Former Army Reserve Spc. Charles Graner, Jr. later testified in military court, “I nearly beat an MI [Military Intelligence] detainee to death with MI there” while he was at Abu Ghraib. Graner himself was sentenced to ten years in prison for his involvement. He testified at the sentencing hearing of former Pfc. Lynndie England in September 2005.
A total of nine enlisted service members were convicted at court-martial or plead guilty to charges of prisoner abuse, and were discharged from the Army. Eight of the nine were given prison terms that ranged from six month to Graner’s 10-year term. In addition, Army Reserve Brigadier General Janis Karpinski was demoted to the rank of Colonel and subsequently retired.
The CIA has said publicly that it is conducting its own investigations and holding its people accountable, but as of December 2005 no member of the US intelligence community has been publicly tried or accused of involvement in the abuses at Abu Ghraib.
Allegations of Torture and Abuse
Detention centers at Guantánamo Bay, Cuba have been the subject of torture allegations. Perhaps the most credible are in several files from the FBI which were declassified in December 2004. A letter sent from the Counterterrorism Center of the FBI to the Army described separate incidents reported by FBI agents who monitored Guantánamo interrogations. The letter said one FBI agent watched on a TV monitor as a female interrogator questioned a handcuffed and shackled detainee who “on more than one occasion . . . appeared to be grimacing in pain.” The FBI agent said a Marine – who was in the room and could see more clearly – later told him that the interrogator had “grabbed the detainee’s thumbs and bent them backwards . . . she had also grabbed his genitals.”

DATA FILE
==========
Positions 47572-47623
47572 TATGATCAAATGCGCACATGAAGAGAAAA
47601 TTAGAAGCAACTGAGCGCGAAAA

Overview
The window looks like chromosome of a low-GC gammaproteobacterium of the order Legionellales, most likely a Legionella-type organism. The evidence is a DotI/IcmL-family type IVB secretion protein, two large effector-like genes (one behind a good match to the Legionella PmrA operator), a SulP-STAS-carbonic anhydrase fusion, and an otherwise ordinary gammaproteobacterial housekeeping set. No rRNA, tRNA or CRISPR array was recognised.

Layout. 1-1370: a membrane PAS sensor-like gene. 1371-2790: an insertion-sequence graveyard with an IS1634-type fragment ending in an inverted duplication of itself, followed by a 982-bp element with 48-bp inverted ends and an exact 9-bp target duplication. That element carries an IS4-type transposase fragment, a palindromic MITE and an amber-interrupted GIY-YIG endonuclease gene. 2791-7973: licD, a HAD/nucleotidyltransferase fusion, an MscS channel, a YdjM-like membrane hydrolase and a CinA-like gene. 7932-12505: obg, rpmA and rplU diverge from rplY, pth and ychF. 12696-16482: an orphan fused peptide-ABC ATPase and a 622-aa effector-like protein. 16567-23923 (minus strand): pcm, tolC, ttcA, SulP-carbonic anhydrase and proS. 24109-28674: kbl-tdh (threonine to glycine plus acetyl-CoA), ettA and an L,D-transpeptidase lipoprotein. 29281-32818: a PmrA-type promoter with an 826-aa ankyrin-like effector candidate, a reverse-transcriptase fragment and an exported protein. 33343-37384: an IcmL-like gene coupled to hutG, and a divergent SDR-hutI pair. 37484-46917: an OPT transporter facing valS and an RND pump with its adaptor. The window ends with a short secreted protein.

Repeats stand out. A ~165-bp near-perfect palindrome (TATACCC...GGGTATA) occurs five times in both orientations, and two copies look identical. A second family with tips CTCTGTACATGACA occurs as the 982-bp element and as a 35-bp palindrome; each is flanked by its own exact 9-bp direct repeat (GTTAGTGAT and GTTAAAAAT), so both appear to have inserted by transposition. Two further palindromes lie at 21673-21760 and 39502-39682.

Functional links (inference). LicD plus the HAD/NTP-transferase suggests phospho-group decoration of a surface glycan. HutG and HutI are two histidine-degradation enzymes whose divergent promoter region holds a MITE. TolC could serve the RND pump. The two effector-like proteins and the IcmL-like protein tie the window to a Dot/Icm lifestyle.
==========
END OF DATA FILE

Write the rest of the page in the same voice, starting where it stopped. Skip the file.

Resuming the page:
The FBI letter continued:
FBI Letter: The Marine also implied that her (the interrogator’s) treatment of that detainee was less harsh than her treatment of others by indicating that he had seen her treatment of others result in detainees curling into a fetal position on the floor and crying in pain.
“Gulag of our Times?”
Amnesty International report released in May 2005 listed dozens of allegations of torture or abuse of prisoners by the US. The sources were various – including news reports, interviews conducted by Amnesty International with former prisoners, and notes taken by lawyers representing prisoners. These alleged incidents include punching, stomping, beatings with blunt objects, exposure to extreme cold weather for extended periods of time, stripping prisoners naked, sexual assaults, and sexual taunting in violation of Islamic customs. The report stopped short of accusing the US of ordering that prisoners be tortured, but said:
Amnesty International Report, May 2005: Amnesty International concludes that hypocrisy, an overarching war mentality, and a disregard for basic human rights principles and international legal obligations continue to mark the USA’s “war on terror”.